In case one, there will be no record of the incident having ever occurred, unless the smoke alarm used is connected to telecare or another transfer system, or stores the information itself to be downloaded later. If we were to assume that the smoke alarm is one of these more advanced types (most are not), there are three courses of action typically taken as a result of the alarm being triggered by stove usage: it is decided that it’s a ‘one-off’ and that the person is unlikely to cause a fire, the cooker is disconnected, or the person is taken into care. This brings to light another consideration: the reason that someone is even in a sheltered accommodation complex in the first place may be due to the fact that they had one too many near-misses in their own home!

In case two, Airis will cut the power before a fire. If it is connected to telecare, it can be configured to send alarms automatically when it acts. Additionally it can be set to send alarms if it has been triggered more than a certain number of times within a specified time frame, or even if they have not used the cooker in a time frame (i.e. they have stopped cooking for themselves). This provides supplementary data which can be taken into consideration when carrying out assessments of the resident. In other words, it becomes more a question of their overall wellbeing, rather than whether or not their independence and right to cook should be taken away from them.

Airis removes the guess-work, dramatically increases safety and peace of mind, improves data collection, prevents damage, and saves money that would be spent on repairs, care, or meal provision. It is proactive, not reactive.

Being able to prepare food for ourselves is something we all take for granted, but it’s worth remembering just how much it brings to our lives – learning, creativity, satisfaction, self-worth, social benefits and inclusion, and of course independence.

As it’s such a vital part of our day-to-day living, therefore, it’s important that we all know how to do it safely. A massive 50% of home fires originate from the kitchen, and the majority of these come from the stove, simply because heating oil up to a high temperature can be a risky business if things go wrong. Here’s our advice on how to stay safe.

Presence

If there was one piece of advice we could give, this is the big one. Just as a watched kettle never boils, a watched pan never catches fire. A pan will start to smoke excessively before a pan catches fire, giving us a handy warning sign that we’ve been absent-minded or overzealous with our temperature control! Just popping to the toilet? The contents of a pan can catch fire in less than two minutes from the moment you turn it on. If you don’t believe us, you need to watch this. Unless you are a careful, experienced cook, don’t leave cooking unattended. Which leads us to our next point.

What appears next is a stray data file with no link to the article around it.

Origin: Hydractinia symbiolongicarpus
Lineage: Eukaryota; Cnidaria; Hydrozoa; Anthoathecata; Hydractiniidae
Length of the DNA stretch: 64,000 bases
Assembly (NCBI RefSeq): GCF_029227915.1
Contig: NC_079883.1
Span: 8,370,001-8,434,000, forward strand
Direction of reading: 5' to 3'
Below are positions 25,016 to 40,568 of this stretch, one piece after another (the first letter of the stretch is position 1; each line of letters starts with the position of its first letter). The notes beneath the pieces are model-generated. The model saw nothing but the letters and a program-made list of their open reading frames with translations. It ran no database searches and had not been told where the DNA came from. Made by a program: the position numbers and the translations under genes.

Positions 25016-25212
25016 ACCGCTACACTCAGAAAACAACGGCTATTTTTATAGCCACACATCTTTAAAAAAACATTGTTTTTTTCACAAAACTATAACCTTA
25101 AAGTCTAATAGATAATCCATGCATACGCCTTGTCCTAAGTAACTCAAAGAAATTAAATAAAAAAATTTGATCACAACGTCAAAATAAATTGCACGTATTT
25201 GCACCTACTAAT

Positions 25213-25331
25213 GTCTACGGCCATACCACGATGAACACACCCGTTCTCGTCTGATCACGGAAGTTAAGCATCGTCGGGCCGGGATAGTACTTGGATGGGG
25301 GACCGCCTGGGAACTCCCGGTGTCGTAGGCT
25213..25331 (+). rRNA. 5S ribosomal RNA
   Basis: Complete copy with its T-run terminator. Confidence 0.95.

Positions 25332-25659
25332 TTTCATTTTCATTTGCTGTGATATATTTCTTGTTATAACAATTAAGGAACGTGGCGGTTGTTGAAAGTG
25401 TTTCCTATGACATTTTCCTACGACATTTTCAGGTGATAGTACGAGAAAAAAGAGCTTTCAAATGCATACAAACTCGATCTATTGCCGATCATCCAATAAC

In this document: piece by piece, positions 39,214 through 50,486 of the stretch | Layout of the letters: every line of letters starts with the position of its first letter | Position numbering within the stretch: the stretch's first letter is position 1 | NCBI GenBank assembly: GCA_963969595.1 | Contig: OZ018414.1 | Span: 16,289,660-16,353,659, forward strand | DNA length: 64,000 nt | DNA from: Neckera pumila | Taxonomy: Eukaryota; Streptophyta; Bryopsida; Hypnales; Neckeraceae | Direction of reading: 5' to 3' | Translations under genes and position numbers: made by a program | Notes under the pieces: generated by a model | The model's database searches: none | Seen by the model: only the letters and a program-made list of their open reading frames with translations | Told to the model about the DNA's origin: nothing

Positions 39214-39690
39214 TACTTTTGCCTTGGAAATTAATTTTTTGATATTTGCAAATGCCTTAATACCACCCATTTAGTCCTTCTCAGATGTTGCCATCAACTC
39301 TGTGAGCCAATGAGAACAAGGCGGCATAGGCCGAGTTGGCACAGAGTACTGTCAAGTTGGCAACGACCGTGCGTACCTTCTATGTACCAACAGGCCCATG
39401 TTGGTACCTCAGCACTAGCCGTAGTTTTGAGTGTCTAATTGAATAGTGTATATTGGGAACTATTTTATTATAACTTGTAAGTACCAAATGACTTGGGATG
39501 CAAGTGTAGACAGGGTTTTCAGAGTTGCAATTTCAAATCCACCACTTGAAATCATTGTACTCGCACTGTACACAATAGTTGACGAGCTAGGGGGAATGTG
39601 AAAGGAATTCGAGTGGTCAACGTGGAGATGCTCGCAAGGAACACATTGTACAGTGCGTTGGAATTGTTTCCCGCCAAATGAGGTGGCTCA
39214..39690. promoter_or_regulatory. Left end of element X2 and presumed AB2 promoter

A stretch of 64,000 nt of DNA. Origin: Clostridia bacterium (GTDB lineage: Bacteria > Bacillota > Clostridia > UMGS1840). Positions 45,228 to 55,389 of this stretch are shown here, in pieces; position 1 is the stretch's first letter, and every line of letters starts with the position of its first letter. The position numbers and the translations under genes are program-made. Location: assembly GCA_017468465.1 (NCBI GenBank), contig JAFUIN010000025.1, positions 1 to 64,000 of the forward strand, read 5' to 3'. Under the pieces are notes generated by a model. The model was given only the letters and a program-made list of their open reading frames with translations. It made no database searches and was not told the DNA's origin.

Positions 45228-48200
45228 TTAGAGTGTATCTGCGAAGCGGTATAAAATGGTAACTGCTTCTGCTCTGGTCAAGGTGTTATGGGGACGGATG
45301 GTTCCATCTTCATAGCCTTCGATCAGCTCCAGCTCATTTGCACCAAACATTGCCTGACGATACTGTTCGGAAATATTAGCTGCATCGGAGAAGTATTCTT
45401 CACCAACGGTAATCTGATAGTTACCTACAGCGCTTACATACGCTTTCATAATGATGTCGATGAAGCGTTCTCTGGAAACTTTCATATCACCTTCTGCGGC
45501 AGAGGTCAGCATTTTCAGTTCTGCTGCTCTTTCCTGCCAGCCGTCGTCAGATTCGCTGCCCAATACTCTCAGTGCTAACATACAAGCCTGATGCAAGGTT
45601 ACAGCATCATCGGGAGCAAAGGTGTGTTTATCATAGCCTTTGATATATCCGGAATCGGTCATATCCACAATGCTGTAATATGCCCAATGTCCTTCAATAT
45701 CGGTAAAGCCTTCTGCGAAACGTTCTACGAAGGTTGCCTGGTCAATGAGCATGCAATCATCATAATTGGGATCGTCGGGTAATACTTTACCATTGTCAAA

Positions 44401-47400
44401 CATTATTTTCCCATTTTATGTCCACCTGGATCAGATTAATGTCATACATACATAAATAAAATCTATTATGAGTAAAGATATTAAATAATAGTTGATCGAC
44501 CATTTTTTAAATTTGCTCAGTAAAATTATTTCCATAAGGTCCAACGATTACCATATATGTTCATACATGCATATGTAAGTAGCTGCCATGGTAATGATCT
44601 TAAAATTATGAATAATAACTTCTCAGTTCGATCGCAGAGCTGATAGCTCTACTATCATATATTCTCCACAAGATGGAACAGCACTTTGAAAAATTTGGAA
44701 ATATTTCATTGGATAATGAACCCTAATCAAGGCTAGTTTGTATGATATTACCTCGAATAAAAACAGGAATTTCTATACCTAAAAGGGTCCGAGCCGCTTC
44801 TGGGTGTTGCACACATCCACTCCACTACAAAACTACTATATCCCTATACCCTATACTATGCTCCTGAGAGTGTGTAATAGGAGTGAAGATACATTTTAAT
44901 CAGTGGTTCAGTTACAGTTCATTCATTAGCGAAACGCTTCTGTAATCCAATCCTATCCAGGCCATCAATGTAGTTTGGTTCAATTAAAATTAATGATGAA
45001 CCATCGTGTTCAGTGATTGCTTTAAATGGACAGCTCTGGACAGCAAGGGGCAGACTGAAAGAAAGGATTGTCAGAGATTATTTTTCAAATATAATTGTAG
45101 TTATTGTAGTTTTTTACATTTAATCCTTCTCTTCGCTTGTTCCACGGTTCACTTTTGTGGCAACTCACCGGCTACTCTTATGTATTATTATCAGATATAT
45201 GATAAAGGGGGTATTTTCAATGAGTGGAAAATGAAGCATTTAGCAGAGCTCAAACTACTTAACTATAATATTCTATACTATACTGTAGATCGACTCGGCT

Experience

Cooks with a lot of experience know when it is safe to leave a pan on the heat or induction surface. But with experience comes knowledge, and a cook who really knows what he or she is doing will know how long to cook different foods and the properties of different cooking oils. Here’s a quick summary of the smoke points (the point at which oil will start to smoke) of the most popular oils used for cooking, in degrees C:

Flaxseed (unrefined): 107

Butter: 150

Pumpkin seed: 160

Olive oil (extra-virgin): 160

Hemp seed: 165

Olive oil (refined): 199

Rapeseed/Canola (refined): 204

Walnut (semi-refined): 204

Olive oil (virgin): 210

Sesame oil: 210

Grapeseed: 216

Peanut: 227

Sunflower oil (refined): 232

Coconut (refined and dry): 232

Sesame (semi-refined): 232

Clarified butter/Ghee: 250

Avocado (refined): 270

Note that it’s extremely important to know the quality of the oil before you buy or use it. For example, although refined rapeseed oil has a smoke point of 204 degrees C, an unrefined version can be as low as 107! To put that into practical terms, 107 is not even hot enough for most frying. You’ll notice that flaxseed oil is therefore also ruled out for this purpose.

What about vegetable oil? It’s difficult to say because the ingredients are a mixture of various sources. It’s better just not to use it. Fire safety aside, it’s generally considered to be unhealthy anyway. Go with an oil with a smoke point above 180 degrees whenever possible.

Bottom line: not all oils are created equal. Do your research before you start frying!

Mental and physical wellbeing

There are a number of mental illnesses and degenerative diseases that can put someone at risk, from bipolar disorder through to all forms of dementia. Ultimately, anything that affects someone’s mental wellbeing will increase their risk when cooking, especially if it makes them more accident-prone. It’s advisable to keep a very close eye on someone who is afflicted with a mental illness or a mental degenerative disease. For maximum safety, protect them with technology such as a smoke alarm or, better still, an Airis stove guard.

Naturally, anybody who is physically challenged is also vulnerable. If an elderly person starts cooking, falls over and is unable to get up again, this can put them in serious danger. Again, a telecare-connected Airis stove guard is the safest solution, because there won’t be a fire and the monitoring centre will be alerted to the situation.